A woman with braces uses a water flosser.

Can an Electric Flosser Make Flossing Easier?

“Do you floss regularly?” That is a question everyone has heard, and it usually takes place while you’re sitting in the dental chair. Head tilted back. Mouth wide open.

Flossing (also referred to as interdental cleaning) is an absolute must for the wellbeing of your overall oral health. It’s also something people tend to forget or just don’t want to do. Here, we’ll tell you about the electric flosser and how it may just be a flossing game changer for you.

Types of Electric Flossers

Water flossers and air flossers are two types of electric flossers available. Both clean between the teeth and around the gumline. This is what makes them different:

  • Water flosser produces a stream of water
  • Air flosser uses jets of air containing tiny water droplets

How Do Electric Flossers Work?

Both flossers operate with a motor or pump that pushes water into a reservoir. From there, the water goes through the flosser tip. Flossers work by sending steady pulses in between the spaces of your teeth. The pressure of the stream loosens and rinses away food particles, debris, and plaque from in between your teeth.

There are battery-operated flossers that you plug in to charge. The other flossers need to be plugged in while using.

Are Electric Flossers As Effective as Traditional Floss?

If you struggle with or don’t like traditional flossing by hand, electric flossing is the way to go. According to the ADA, flossers are considered an excellent way to clean between your teeth. They even list ones that have their seal of acceptance. This means the ADA found them to be safe and effective in removing plaque and fighting gingivitis.

Who Benefits From Electric Flossers?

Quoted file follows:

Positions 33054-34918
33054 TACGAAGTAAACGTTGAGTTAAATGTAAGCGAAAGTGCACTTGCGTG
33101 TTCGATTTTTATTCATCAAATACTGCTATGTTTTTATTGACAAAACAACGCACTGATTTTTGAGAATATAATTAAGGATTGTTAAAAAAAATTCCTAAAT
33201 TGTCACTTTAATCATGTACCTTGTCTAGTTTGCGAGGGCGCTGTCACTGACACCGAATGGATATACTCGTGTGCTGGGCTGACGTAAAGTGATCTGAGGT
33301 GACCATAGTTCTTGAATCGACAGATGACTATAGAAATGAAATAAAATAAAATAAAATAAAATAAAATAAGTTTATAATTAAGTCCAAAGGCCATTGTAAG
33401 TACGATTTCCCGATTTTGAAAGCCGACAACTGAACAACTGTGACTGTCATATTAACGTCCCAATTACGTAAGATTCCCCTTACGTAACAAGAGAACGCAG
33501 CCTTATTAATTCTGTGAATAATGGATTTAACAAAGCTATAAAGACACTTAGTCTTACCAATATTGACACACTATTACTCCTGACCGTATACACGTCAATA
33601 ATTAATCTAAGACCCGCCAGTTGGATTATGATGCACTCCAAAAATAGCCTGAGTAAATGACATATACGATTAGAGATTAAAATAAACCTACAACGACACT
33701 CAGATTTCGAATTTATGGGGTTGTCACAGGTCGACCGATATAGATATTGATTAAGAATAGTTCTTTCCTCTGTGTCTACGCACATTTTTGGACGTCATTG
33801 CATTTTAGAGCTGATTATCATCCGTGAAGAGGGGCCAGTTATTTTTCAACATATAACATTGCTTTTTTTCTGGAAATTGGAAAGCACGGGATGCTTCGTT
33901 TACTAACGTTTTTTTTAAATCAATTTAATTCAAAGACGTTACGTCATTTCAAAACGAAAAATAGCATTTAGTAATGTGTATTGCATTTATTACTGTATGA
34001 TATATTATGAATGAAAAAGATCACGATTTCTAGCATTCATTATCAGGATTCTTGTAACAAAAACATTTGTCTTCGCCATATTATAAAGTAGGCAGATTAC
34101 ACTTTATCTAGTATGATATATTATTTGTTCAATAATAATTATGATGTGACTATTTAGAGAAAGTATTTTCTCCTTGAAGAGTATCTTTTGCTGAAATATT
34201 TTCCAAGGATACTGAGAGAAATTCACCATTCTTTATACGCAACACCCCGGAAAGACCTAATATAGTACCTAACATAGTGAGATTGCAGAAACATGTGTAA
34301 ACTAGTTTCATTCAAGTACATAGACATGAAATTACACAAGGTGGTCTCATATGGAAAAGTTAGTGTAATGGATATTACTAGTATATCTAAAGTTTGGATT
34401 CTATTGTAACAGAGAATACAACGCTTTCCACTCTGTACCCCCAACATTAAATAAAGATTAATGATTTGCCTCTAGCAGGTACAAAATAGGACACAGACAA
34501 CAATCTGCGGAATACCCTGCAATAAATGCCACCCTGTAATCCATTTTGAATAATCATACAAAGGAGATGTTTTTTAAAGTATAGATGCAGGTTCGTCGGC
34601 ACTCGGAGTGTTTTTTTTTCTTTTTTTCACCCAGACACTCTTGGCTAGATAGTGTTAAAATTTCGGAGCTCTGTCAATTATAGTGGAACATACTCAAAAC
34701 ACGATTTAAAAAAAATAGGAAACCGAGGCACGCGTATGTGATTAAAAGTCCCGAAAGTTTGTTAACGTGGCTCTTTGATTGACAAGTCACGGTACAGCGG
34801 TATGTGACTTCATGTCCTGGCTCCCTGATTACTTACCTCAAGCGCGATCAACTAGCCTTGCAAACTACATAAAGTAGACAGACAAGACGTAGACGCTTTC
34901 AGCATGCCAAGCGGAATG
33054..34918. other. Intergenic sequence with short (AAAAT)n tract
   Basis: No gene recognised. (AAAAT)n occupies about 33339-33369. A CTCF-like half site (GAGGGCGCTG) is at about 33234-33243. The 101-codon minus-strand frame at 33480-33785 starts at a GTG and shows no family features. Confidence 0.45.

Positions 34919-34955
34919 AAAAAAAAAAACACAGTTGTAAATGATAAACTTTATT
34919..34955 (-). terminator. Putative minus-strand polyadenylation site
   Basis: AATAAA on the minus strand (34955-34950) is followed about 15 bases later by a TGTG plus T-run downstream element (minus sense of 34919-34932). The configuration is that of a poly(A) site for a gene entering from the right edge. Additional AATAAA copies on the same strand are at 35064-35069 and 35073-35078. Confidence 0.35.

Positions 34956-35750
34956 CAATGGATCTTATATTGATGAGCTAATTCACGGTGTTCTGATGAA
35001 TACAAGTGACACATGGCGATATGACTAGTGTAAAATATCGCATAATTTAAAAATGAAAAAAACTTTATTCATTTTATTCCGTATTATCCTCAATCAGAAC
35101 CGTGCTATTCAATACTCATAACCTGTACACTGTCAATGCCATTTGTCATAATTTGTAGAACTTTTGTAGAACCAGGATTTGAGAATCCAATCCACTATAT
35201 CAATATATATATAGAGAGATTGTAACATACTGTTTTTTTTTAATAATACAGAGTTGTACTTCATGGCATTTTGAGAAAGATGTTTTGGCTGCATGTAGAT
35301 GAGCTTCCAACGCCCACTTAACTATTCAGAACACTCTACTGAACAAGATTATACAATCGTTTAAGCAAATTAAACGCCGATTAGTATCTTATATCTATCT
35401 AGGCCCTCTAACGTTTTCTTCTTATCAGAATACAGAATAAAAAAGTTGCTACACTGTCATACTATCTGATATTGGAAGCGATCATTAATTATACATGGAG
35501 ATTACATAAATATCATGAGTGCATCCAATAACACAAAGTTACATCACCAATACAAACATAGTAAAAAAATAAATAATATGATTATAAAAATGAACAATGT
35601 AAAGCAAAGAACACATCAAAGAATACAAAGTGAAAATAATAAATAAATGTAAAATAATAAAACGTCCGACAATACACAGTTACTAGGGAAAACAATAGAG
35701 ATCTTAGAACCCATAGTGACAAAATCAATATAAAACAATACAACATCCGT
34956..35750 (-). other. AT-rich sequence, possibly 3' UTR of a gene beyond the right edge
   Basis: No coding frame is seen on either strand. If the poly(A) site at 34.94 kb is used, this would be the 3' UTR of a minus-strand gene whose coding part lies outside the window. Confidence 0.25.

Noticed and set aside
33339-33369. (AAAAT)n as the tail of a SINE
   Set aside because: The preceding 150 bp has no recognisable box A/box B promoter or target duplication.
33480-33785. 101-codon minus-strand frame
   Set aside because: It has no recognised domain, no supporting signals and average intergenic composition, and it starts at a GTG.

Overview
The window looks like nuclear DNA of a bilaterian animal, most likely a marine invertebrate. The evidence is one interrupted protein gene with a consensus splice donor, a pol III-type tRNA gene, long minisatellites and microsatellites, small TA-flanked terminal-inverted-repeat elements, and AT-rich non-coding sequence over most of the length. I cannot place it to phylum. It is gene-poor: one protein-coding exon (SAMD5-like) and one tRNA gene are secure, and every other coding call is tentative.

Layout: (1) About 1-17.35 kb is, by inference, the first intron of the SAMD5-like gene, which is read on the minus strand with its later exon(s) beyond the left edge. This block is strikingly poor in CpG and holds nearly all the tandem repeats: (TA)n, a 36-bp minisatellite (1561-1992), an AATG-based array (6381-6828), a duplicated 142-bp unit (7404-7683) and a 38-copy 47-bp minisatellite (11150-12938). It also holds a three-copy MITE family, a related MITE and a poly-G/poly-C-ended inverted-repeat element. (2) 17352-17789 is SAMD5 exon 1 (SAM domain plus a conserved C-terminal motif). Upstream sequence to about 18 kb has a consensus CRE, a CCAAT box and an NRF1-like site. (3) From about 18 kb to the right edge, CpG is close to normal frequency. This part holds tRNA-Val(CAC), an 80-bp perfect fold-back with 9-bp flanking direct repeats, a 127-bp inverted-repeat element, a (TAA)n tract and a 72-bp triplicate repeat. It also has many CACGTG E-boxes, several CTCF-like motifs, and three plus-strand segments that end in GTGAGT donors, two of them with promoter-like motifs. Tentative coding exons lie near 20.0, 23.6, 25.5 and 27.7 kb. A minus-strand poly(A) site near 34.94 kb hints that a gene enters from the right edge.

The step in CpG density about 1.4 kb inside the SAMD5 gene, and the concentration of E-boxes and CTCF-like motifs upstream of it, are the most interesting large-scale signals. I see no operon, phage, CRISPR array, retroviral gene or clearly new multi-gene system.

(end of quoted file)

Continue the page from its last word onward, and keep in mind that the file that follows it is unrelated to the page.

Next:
String floss can be tricky, especially if you have braces, dental bridges, or arthritis. According to the ADA, electric flossers are a good option for people with dental work or difficulty flossing by hand.

Flossing is an essential part of your oral care routine. Cleaning between teeth after each meal is instrumental in removing plaque and keeping gingivitis and periodontal disease under control. If you are happy flossing by hand, that’s great. Keep it up! However, if you’re someone who isn’t flossing because you find it difficult or you don’t enjoy it, consider using an electric flosser. Talk it over with your dental professional. They will help you find what’s best for you and your oral health.

This article is intended to promote understanding of and knowledge about general oral health topics. It is not intended to be a substitute for professional advice, diagnosis or treatment. Always seek the advice of your dentist or other qualified healthcare provider with any questions you may have regarding a medical condition or treatment.

Mobile Top Image

Was this article helpful?

Thank you for submitting your feedback!

If you’d like a response, Contact Us.

Mobile Bottom Image